Code within App's main() method calls one of the out object reference variable's println() methods to output information to the standard output device. Typically, that device is a command window such as the Microsoft Windows DOS window, although the device can be redirected to a file. (I will demonstrate that redirection in a subsequent article.) The period character separates the println() method call from the out object reference variable. In turn, out is declared in a class called System and separated from System by a period character. An object reference variable closely resembles a C or C++ pointer: It's a variable that contains the address of another variable. You'll receive quite a bit of exposure to object reference variables in upcoming articles.

If you've worked with C or C++, you're probably familiar with the structure of the for loop statement (that appears in source code via keyword for). The for loop statement repetitively executes one or more statements for either a specified number of times or indefinitely. (In future articles, I will explore the for loop statement and other statements in detail.) In App's case, for executes a System.out.println method call for each argument that was passed to that program on the command line. Notice args.length. In Java, length is a property of an array, and it returns a count of array elements.

At the command line, type javac App.java to compile App. If you've entered everything as shown, you should end up with a class file called App.class that contains App's byte code instructions. So how do you run App? Take a look at Figure 1. That figure shows App running from the command line with three arguments: one, two, and three.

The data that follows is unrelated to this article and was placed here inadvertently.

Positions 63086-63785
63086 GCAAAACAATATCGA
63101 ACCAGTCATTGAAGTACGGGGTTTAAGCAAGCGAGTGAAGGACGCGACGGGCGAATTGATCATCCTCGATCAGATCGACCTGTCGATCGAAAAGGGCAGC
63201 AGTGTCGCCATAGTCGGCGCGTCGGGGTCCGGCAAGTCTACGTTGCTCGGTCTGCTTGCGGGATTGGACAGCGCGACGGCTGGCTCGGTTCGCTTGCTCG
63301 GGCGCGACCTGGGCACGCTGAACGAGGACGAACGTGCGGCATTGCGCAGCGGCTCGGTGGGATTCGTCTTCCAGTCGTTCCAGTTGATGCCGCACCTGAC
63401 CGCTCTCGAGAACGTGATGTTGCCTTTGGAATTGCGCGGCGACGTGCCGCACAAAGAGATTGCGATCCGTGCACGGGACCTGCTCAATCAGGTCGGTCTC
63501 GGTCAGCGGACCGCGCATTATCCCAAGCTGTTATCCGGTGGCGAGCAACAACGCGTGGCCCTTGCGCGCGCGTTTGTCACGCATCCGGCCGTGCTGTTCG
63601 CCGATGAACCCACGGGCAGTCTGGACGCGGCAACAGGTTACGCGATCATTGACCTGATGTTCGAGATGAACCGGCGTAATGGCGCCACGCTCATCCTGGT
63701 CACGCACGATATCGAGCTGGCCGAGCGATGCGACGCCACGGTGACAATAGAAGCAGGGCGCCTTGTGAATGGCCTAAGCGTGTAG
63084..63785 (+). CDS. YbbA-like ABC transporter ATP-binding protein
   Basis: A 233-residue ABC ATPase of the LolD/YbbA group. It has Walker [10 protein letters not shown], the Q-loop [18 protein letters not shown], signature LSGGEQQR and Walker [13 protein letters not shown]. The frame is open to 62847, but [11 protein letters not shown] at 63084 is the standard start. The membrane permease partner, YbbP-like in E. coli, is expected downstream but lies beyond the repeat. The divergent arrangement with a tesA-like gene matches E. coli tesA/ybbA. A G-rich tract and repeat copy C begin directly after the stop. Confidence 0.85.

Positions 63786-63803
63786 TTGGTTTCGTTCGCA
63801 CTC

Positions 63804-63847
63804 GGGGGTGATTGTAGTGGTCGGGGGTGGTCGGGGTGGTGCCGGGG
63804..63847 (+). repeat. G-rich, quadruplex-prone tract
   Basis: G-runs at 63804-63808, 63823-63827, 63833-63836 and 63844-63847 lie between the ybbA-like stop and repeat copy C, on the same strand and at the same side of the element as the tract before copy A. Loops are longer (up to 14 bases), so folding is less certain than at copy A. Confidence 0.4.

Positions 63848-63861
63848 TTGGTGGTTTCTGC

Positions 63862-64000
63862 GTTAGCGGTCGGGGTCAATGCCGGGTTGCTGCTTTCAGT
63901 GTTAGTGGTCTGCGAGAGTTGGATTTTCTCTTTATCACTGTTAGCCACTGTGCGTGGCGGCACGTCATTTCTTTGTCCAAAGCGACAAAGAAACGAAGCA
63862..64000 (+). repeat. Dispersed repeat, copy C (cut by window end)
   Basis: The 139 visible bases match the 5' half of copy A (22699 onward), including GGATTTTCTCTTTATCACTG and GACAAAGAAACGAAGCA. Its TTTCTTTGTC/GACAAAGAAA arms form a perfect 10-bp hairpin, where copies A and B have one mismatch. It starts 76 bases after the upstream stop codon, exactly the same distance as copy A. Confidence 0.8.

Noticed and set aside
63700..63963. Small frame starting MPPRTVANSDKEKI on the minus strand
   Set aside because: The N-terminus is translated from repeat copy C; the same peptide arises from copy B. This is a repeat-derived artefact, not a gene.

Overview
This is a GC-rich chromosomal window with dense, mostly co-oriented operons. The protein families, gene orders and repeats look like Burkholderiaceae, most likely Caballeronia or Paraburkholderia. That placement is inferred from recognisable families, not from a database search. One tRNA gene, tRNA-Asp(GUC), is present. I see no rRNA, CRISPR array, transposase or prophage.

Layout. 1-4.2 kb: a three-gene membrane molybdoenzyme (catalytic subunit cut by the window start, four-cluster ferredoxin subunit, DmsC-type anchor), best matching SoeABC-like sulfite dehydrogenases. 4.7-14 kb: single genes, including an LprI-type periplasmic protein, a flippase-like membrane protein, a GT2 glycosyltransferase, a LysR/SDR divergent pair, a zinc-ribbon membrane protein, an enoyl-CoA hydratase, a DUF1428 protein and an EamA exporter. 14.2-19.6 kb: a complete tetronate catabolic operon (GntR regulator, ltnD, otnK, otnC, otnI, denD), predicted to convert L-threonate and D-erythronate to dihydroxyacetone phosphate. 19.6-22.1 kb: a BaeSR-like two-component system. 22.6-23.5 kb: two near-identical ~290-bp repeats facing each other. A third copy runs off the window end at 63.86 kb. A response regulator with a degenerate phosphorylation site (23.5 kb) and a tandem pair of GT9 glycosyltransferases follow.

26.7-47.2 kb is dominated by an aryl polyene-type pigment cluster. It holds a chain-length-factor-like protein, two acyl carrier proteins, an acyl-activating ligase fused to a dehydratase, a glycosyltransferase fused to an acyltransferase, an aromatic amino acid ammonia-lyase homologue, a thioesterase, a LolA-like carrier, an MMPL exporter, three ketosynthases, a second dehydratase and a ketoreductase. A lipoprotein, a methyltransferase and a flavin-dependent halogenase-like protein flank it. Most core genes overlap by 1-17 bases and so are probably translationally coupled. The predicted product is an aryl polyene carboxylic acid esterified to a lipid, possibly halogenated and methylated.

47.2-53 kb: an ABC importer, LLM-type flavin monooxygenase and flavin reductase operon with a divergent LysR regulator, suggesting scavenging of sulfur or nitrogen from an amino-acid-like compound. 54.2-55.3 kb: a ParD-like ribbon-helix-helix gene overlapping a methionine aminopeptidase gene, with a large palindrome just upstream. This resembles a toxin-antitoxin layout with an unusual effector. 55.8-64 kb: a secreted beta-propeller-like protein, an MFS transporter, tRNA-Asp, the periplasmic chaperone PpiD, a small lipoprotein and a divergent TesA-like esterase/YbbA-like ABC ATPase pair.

Note: Figure 1 shows App running under Windows 98 SE. Unix and Linux run App similarly. However, when run under the Mac, you'll probably have to complete a little more work. I'd love to show you how to do that, but I've never used Java on a Mac.

Figure 1. Running App with three arguments

The java program executes an application. Under Windows, that program is stored in an executable file called java.exe. As with javac, java is specified at the command line. The name of the class file that contains the main() method then follows java.

The java program looks for the main() method in the class file. If it doesn't find main(), it outputs an error message. (As you can see from Figure 1, you DON'T specify the .class file extension.)

Arguments can follow the class name, but they are optional. In Figure 1, those arguments are one, two, and three. java creates a String array (by way of the Java Native Interface -- JNI), and populates each element with a reference to a String object containing the characters composing an argument. Once complete, the main() method is called (by way of the JNI) and passed a reference to the String array.

Suppose you were to type java App * at the command line. What do you think the command window would display? If you think the answer is an asterisk, check out Figure 2.

Figure 2. Using a wildcard character to specify an argument

Figure 2 shows App displaying the names of files located in the same directory as App.class. It turns out that the asterisk character represents a wildcard. In other words, it represents all filenames in the current directory. When java builds the String array, it obtains a list of all the current directory's filenames, and places each filename in a separate String object, which is then stored as an element in the array.

Try running java App * *. Guess what will display. Because each asterisk causes java to obtain a list of all file names, you'll see two copies of all file names in the current directory.

Suppose you write a Calculator application that multiplies two numbers with the asterisk, as in java Calculator 4 * 3. Based on the previous discussion, 4 and 3 will not multiply. If you want the asterisk to be interpreted as itself -- and not a wildcard -- you must surround it with a pair of double quote characters. For example, you would type java Calculator 4 "*" 3. Furthermore, if your argument contains embedded space characters, and you want to include those space characters as part of the argument, you must use double quotes. For example, type java App "my compound argument" at the command line to specify my compound argument as App's single argument.

Our first Java application consisted of a single class. However, you can also create applications that consist of multiple classes. Furthermore, each class can have its own main() method. To see what that situation looks like, check out Listing 2.

Listing 2. Fred.java

// Fred.java
class A